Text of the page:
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‘How About Madam Vice President?’: Harris’ spouse fires back at Perdue

By Greg Bluestein – The Atlanta Journal-Constitution

Maya T. Prabhu – The Atlanta Journal-Constitution

(CNT) City News And Talk #atlanta-ga

‘How about Madam Vice President?’: Harris’ spouse fires back at Perdue during Ga. campaign stop.

Republican U.S. Sen. David Perdue inadvertently sparked a movement that benefited his rival’s campaign when he mocked the pronunciation of Democratic vice presidential nominee Kamala Harris’ name.

Perdue delighted the crowd Friday at President Donald Trump’s rally in Macon when he butchered the California senator’s name multiple times, saying: “Kamala? Kamala? Kamala-mala-mala? I don’t know. Whatever.”

But the repeated mispronunciation, which his campaign claimed was not purposeful, competed for media attention with Trump’s remarks in Georgia and led to searing criticism on the airwaves and the campaign trail.

By Sunday evening, Democrat Jon Ossoff said he raised more than $1.8 million from at least 42,000 donors from Perdue’s viral moment. And the #MyNameIs hashtag trended on Saturday as social media users shared the meaning of their names — along with criticism of Perdue.

Among the Georgians who penned letters to Perdue panning his remarks was Kumar Krishnan, a Johns Creek resident who sharply reminded the Republican that voters from diverse backgrounds won’t soon forget his comments.

“Need I say, when you insult someone’s identity, you risk alienating many others?”

‘Nothing burger?’

Though some of Perdue’s Republican allies steered clear of the issue, others came to his defense. Brandon Phillips, a veteran GOP strategist who was once Trump’s Georgia campaign director, was sitting on the front row at the Macon rally when he heard Perdue’s remarks.

“It was such a fleeting moment it didn’t even register until later when I saw the media and the left trying to make a mountain out of a molehill. Talk about a nothing burger,” said Phillips, who added: “I’m glad Ossoff is raising money from it, though. It’s good for our economy; it just won’t make him Georgia’s U.S. senator.”

Perdue, who has served in the U.S. Senate with Harris since 2017, tried to move past the controversy and shift to a favorite attack line at a campaign stop Saturday in Statesboro. He told reporters he meant “absolutely no disrespect” to Joe Biden’s running mate before jabbing at Ossoff, who is neck-and-neck with him in recent polls.

“My role in this is to point out the differences in what their agenda is and what our agenda is,” he said. “A lot of Democrats will do or say anything right now to hide their radical, socialist agenda.”

Top Georgia Democrats joined the fray. Democratic Party of Georgia chair Nikema Williams called it a “bigoted and racist tactic” borrowed from Trump. And Stacey Abrams, the party’s 2018 gubernatorial nominee, brought it up at a campaign stop in Jacksonville, Florida, accusing Perdue of using “racist tropes.”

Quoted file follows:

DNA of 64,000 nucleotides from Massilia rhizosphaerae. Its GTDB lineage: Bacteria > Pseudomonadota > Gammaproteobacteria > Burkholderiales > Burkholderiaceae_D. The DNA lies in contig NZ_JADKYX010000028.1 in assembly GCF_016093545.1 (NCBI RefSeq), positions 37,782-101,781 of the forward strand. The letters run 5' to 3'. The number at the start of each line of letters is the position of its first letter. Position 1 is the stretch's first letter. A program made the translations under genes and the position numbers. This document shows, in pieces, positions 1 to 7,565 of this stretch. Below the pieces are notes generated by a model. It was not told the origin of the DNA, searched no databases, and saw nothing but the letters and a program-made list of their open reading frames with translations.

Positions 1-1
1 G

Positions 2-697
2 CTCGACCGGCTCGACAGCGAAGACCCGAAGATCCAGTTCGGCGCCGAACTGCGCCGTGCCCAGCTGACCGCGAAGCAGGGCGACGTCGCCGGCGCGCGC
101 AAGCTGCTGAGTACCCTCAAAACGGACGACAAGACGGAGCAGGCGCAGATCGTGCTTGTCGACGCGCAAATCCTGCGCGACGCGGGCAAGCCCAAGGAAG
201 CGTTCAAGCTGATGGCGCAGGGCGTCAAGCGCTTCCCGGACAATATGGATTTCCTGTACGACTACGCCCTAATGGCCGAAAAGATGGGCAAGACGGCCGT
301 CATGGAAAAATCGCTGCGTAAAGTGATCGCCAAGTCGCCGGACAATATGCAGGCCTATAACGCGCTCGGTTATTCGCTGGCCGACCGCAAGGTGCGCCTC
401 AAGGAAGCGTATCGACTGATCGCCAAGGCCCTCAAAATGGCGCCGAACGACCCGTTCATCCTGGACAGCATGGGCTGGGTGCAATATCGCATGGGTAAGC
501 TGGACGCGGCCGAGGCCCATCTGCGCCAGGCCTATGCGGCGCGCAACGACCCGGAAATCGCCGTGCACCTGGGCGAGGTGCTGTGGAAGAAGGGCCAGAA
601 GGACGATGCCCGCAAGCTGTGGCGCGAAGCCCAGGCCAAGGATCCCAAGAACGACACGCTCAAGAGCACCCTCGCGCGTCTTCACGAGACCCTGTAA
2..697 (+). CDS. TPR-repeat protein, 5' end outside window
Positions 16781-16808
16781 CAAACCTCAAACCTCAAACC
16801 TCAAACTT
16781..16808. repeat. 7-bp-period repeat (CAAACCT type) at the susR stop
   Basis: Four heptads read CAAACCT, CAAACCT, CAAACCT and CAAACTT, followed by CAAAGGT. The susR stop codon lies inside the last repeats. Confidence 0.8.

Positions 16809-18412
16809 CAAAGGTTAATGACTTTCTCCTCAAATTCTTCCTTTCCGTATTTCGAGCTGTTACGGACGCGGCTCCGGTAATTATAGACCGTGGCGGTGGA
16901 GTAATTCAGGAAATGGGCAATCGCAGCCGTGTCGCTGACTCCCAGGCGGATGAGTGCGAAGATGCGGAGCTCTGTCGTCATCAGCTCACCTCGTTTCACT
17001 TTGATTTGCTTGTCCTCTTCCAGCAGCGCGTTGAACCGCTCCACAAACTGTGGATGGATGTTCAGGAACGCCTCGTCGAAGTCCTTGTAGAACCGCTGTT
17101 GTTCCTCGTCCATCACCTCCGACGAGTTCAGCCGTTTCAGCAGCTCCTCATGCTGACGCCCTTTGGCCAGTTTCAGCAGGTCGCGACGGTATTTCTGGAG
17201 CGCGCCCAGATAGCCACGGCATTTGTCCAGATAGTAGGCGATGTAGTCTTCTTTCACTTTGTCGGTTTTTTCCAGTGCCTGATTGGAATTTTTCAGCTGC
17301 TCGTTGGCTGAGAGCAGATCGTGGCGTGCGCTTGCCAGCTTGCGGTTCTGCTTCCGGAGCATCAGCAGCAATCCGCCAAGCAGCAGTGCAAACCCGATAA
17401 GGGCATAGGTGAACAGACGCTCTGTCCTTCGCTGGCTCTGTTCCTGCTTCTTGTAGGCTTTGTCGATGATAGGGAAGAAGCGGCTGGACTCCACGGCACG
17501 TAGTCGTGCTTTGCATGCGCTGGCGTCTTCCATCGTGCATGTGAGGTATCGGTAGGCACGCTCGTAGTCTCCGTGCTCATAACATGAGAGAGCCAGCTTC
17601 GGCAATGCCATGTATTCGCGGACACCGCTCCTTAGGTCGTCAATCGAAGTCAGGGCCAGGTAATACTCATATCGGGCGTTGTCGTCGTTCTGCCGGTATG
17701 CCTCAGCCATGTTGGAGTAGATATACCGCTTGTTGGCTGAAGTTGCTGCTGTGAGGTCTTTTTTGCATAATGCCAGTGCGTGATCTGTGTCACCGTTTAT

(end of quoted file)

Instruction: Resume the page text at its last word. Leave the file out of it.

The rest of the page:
‘Becoming the norm?’

Harris’ husband, Doug Emhoff, hit back at Perdue during a campaign stop in Marietta on Sunday.

“Let me help what’s-his-face pronounce this: M-V-P,” Emhoff said. “If he can’t remember her name, how about Madam Vice President?”


 

Emhoff stopped in Atlanta and Cobb County to stump for Georgia Democrats and promote the opening of “victory centers” across the state, including offices in Athens, Augusta and Savannah.

Though both Democrats and Republicans have mispronounced Harris’ name — the correct way to say it, she says, is “comma-la” like the punctuation mark — critics say the intentional mangling of her name is an effort to portray the senator as un-American. Harris’ parents both immigrated to the United States, her mother from India and her father from Jamaica.

Marietta siblings Sameen and Munzir Naqvi, who are of Pakistani descent, said Perdue’s purposeful botching of Harris’ name was disrespectful.

“But that’s what their whole thing is,” Sameen Naqvi said at the Marietta event. “They’re against immigrants and immigration.”

Munzir Naqvi, who’s volunteered with Democratic campaigns, said Perdue’s comments were hurtful because Georgians should expect more from a U.S. senator.

“I think as a senator he should have shown more class, but I’m not surprised from (Republicans) with the rhetoric that they’re doing,” he said. “They’re playing the fear card with the people, trying to play on people’s emotions in a very ill-intended way.”

Krishnan, who runs an energy consulting firm, said such stances on non-white candidates have become the norm with Republicans.

“Clearly, it’s not a mispronunciation. It’s pandering to a certain segment of society, and it’s time our elected officials understand if you insult someone’s identity you reject a larger group.”

The fallout, meanwhile, has continued unabated on social media — even damaging innocent parties. Critics of the former Fortune 500 chief executive hounded the Twitter account of Perdue Chicken, a poultry giant with no direct ties to the Georgia lawmaker.

“I can assure you that David Perdue has no affiliation with the Perdue brand,” read the company’s responses.